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March 08, 1985 - Image 26

Resource type:
Text
Publication:
The Detroit Jewish News, 1985-03-08

Disclaimer: Computer generated plain text may have errors. Read more about this.

THE DETROIT JEWISH NEWS

26 Friday, March 8, 1985

1

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Bowling

Continued from preceding page

the best competition I ever had
in a league."
Klinger is a 1957 graduate
of the Wayne State University
School of Mortuary Science
and also studied at the Uni-
versity of Michigan. He says
the Ira Kaufman Chapel has
been very good about his bowl-
ing sideline, saying nary a
word when Klinger gets calls
at the funeral home about
bowling problems.
The President of Klinger's
league is Harold Daien of Oak
Park, while Mark Sperling of
Farmington Hills is the secre-
tary. Sperling also is on the
International Association's
board of governors and is its
assistant executive secretary.
Three men from Detroit who
have been very active in B'nai
B'rith bowling over the years
include Paul Kales, Marvin
Dictor and Al Brook, all past
presidents of the Interna-
tional, whose executive secre-
tary, Harry Cohen of Delray
Beach, Fla. is a former De-
troiter. President now of the
International B'nai B'rith
Bowling Association is Har-
vey Rosenbaum of Denver.
Another ex-Detroiter, Harold
Weiss of Bel Air, Md., is trea-
surer.
Klinger says some leagues
around the country use the
B'nai B'rith name, but their
leagues are not affiliated with
the IBBBA.
Despite the popularity of
B'nai B'rith bowling and the
large size of the Eddie Jacob-
son league, "we're down to
about half of what we were 15
years ago," Klinger says. "All
B'nai B'rith bowling leagues
are down. At one time we had
15,000 bowlers. Now we have
around 7,000."
It's not so much that bowl-
ing has fallen out of favor, he
says, but there are so many
other things to do. But Klinger
is proud of the fact his league
has prospered in the face of
Monday night football on TV
— "and I have a lot of active
football watchers."
Fran says there are 18
women's B'nai B'rith leagues
in metropolitan Detroit. She
has been president of the B'nai
B'rith women's bowling organ-
ization in Detroit and has been
national tournament chair-
person.
The Klingers' children are
Gary, 21, Michael, 18, and
Andrea, 13, and Gary may be
the heir-apparent to his
father's passion for bowling.
Last year, Gary led the Jacob-
son league with a 182 average.
This year, Mark's nephew,
Steve Fine, and Frank Sil-
verman share the lead with

184s. Both are under 25 years
old.
"The perfect example of our
success is our son," Mark says
proudly. ". . . He started with
me long before he was 18. He
started in my league as a cour-
tesy bowler at 16. When he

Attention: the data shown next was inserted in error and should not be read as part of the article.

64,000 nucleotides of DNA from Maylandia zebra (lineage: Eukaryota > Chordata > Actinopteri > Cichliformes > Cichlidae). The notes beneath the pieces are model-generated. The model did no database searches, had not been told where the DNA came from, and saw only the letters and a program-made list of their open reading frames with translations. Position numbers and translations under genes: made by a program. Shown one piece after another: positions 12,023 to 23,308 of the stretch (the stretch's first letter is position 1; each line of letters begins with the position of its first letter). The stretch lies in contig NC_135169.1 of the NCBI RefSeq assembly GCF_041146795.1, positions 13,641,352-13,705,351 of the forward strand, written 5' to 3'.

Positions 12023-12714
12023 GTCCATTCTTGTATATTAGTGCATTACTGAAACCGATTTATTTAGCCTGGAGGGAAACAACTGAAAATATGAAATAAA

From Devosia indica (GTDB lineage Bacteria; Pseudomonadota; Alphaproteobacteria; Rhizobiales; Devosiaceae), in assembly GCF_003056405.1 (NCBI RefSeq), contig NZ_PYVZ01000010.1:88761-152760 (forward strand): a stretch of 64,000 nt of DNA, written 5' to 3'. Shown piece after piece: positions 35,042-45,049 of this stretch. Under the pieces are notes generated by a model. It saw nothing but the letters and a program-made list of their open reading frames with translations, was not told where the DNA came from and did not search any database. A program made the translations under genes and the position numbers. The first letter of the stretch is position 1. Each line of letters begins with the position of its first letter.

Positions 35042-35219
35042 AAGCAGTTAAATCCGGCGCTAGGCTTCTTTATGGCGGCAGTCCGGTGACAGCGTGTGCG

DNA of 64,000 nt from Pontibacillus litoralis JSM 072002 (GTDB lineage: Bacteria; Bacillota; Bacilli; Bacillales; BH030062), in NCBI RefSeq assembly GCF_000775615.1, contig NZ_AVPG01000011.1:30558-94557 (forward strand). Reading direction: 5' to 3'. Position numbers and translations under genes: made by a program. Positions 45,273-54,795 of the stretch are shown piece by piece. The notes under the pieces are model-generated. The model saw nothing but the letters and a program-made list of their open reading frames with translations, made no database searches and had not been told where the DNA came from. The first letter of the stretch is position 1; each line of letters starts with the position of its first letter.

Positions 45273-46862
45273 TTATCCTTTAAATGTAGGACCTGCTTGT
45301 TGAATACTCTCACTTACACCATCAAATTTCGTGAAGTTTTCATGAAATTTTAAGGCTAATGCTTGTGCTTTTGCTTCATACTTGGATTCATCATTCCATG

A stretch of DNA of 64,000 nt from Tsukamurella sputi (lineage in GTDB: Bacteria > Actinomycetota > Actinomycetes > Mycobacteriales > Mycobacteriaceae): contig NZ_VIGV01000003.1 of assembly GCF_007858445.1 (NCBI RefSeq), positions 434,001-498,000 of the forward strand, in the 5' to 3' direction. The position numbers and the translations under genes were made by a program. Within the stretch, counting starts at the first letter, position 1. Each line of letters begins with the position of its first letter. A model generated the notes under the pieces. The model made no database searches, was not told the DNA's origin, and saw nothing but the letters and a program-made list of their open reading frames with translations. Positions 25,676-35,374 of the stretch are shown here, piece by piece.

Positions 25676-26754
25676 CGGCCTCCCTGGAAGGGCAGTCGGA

turned 18 he brought his
friends in with him, and his
relatives. Right now my
league is probably 70 percent
men under 30 . years old. It's
just a great blend."
Klinger says he is "just
about ready to turn the league
secretary job over to either my
son or my nephew. After 10
years of really being active I'm
looking now to kind of ease off.
I don't know how the
presidency of the Interna-
tional Association is going to
affect my time.
"He (Gary) has the ability.
He has the dedication. He has
the enjoyment. When I go out
of town he'll put out the (pair-
ings) sheet for me. He does a
good job."
Klinger says he wishes his
father, the late Dr. Manuel A.
Klinger, who was a dentist,
was around to see his son's re-
cent success with B'nai B'rith
bowling.
"I never could beat my dad,"
Marks says. "He wasn't a bet-
ter bowler, but he did a better
job of psyching me out."
Gary, though, beats his dad
at bowling but Mark doesn't
seem to mind.
"I wanted to wait long
enough to have my son bowl,"
he says. "Now I want to hold
off long enough to have my
grandson bowl. NI can hold off
another 20-25 years I'll have
three generations bowling ."
And, if he's lucky, it'll be
Gary who spends all the time
down the basement doing the
paperwork.

PLO Exhibit
Closes Bir Zeit

Washington (JTA) — Israeli
authorities closed Bir Zeit Uni-
versity last weekend as punish-
ment for an anti-Israel exhibit or-
ganized by the students. The ex-
hibit was to take place last Satur-
day on two campuses of the uni-
versity, to mark the founding of
the Popular Front for the Libera-
tion of Palestine, led by Nayef
Hawatmeh.
An army search on Friday night
led to the discovery of scores of
books callng for rebellion in the
West Bank and containing in-
structions on how to prepare
bombs.
Thirty-seven people preparing
the exhibit were arrested. An-
other 12 students were arrested in
their homes.

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